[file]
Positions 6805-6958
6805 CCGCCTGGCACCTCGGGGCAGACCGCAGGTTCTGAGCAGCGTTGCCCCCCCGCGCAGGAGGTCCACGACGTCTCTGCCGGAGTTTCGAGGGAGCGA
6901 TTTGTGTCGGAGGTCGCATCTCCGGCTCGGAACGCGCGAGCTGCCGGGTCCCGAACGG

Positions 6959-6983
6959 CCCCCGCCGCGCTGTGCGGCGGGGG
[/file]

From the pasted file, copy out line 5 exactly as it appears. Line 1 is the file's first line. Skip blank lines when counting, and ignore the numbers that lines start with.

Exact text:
6959 CCCCCGCCGCGCTGTGCGGCGGGGG